The Architecture Situation Today

There are many perspectives of what is called architecture. Architecture is applied to organizations, enterprises, businesses (profit or non-profit, private or public) or whatever term is used to define a structure that delivers goods and/or services to a constituency. This constituency consists of citizenry or customers, products or services, governments, educational institutions and so on. In any event, what we are talking about is some structure that consists of component parts and relationships that are used to deliver the goods and services. Many of the ideas, concepts and techniques for architecture of an organization are taken from historical uses of architecture in construction of building, cities and neighborhoods.

Some assertions about architecture

With this in mind, there are several core assertions of concern to IT Management that can be made about architecture as relates to enterprises:

  • There are several architecture perspectives depending on the type of enterprise structure including the size, product, service, market, location, performance goals, driving force, and focus of the enterprise.
  • Every organization has an architecture suite. Much of their architectures are implicit, and some are explicitly embedded in documents like strategic plans.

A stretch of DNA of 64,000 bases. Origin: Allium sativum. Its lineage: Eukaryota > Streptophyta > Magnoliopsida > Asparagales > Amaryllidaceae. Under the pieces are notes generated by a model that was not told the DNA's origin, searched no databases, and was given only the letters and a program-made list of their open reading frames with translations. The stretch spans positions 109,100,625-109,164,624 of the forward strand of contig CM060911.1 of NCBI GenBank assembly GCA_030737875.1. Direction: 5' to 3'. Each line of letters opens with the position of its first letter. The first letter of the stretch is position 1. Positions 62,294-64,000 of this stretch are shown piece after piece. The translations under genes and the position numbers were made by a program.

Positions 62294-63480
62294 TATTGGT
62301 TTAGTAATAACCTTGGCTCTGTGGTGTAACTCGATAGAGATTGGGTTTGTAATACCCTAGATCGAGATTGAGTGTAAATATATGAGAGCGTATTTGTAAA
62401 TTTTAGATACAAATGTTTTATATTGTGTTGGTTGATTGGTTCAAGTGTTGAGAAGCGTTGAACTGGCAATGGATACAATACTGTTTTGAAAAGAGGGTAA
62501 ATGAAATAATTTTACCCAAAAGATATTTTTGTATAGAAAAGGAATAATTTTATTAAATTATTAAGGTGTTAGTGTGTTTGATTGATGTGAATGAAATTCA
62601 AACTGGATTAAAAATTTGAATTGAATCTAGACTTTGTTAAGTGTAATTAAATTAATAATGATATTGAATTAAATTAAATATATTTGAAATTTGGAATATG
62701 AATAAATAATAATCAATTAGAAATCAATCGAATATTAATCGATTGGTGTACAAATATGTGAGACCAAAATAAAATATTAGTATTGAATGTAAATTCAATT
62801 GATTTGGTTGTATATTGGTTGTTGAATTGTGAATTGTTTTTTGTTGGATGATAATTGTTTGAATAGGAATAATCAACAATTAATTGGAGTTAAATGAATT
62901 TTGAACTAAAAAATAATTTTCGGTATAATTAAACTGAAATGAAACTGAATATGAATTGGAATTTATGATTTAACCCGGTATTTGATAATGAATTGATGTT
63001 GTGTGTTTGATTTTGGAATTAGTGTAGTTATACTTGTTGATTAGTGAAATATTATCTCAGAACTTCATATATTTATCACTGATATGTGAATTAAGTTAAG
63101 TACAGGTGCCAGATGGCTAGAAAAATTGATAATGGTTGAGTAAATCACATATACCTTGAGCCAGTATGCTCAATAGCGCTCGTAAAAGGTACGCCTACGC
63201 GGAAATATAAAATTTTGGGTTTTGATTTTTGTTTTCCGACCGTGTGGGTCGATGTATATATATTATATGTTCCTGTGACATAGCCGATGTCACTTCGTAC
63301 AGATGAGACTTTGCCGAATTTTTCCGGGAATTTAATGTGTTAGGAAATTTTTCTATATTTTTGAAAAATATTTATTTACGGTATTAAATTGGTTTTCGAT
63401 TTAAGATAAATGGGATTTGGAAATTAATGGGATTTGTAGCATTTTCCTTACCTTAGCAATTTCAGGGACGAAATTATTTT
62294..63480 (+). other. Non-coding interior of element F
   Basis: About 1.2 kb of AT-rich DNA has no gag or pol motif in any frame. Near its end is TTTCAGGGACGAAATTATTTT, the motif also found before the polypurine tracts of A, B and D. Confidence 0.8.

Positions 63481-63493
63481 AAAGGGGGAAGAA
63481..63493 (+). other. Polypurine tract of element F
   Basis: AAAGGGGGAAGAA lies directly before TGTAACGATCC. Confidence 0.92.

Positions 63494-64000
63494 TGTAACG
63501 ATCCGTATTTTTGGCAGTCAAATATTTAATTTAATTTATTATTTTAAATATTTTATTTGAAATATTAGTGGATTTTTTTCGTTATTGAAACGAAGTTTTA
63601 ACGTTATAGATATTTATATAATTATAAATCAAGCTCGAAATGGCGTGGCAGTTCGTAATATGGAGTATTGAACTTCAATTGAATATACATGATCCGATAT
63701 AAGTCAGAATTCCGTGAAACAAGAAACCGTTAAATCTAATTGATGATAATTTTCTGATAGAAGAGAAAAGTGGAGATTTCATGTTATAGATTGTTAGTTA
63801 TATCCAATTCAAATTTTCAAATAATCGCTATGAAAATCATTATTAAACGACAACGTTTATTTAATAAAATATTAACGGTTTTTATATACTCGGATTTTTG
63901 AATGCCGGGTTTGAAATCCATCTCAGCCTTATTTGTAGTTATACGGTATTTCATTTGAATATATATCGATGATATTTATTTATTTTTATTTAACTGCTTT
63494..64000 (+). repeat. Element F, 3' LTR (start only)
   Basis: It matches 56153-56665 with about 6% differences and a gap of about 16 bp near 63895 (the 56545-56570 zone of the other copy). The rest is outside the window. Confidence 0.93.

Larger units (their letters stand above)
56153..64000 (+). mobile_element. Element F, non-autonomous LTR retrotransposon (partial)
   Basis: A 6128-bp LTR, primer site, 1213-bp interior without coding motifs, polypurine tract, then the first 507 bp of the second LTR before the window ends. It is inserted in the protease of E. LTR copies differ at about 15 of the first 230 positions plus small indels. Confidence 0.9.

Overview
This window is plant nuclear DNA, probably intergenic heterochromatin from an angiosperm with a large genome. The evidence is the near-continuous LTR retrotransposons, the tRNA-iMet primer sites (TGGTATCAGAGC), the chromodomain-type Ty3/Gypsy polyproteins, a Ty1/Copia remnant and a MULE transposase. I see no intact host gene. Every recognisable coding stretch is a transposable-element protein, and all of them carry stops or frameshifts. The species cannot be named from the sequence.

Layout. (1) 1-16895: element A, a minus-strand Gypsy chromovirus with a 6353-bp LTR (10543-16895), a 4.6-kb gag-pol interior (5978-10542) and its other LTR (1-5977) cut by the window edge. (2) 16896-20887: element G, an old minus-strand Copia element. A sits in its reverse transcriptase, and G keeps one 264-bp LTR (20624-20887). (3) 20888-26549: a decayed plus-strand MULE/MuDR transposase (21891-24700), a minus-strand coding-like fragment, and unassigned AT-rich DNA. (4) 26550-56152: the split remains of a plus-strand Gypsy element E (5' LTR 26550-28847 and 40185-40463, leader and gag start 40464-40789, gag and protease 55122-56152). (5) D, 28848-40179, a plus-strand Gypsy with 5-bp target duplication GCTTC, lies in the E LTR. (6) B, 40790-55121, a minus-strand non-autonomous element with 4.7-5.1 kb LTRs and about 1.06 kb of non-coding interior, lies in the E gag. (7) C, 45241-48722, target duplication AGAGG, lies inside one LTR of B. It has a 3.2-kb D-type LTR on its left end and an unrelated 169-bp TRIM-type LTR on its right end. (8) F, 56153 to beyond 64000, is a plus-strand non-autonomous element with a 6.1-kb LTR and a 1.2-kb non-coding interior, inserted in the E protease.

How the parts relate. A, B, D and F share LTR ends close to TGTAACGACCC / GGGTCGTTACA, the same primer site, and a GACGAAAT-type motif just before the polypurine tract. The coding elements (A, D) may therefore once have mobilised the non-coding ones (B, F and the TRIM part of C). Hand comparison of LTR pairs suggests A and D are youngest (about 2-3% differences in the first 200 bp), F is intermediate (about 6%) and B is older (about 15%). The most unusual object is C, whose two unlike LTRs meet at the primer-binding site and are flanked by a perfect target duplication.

• Transformations of organizational structures tend to be done in some segmented or partitioned way to control the magnitude and cost of the effort. Such changes can support business functionality such as invoicing, order management, design engineering, supply chain, loan processing and so on. Other times, the segments support infrastructure segments such as: IT, HR, Financial services and so on.
  • Organizations or enterprises may use many combinations of approaches, skill levels, tools and methods to achieve structural change.
  • There are as many approaches and methodologies to architecture as there are consultants.
  • There are few standards except for execution or enterprise IT architecture as they are engineering focused.

What does architecture consist of? Most often architecture is made up of the following:

  1. An architecture is made up of models (one or more)
  2. Models are made up of elements (instances of a category) and relationships between elements

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Frank Kowalkowski
Author: Frank KowalkowskiWebsite: http://www.knowledgebiz.com
President and CEO of Knowledge Consultants, Inc

Frank Kowalkowski is President and CEO of Knowledge Consultants, Inc.

He has over 30 years of management and consulting experience in manufacturing, distribution, banking, insurance and financial services as well as the public sector. He has been involved with wide range of projects that include business analysis, process management, e-commerce, business performance measurement, business and competitive intelligence, knowledge management, and supply chain management.

In addition to being a keynote speaker at international conferences as well as a conference chair, he has written numerous papers and spoken at conferences on a variety of subjects such as business performance management, technology forecasting, management disciplines, process analytics and management and various aspect of enterprise analysis. He is the author of a 1996 book on Enterprise Analysis (Prentice – Hall, ISBN 0-13-282-3365) and over 70 papers.

He has consulted with Fortune's magazine 100 companies.


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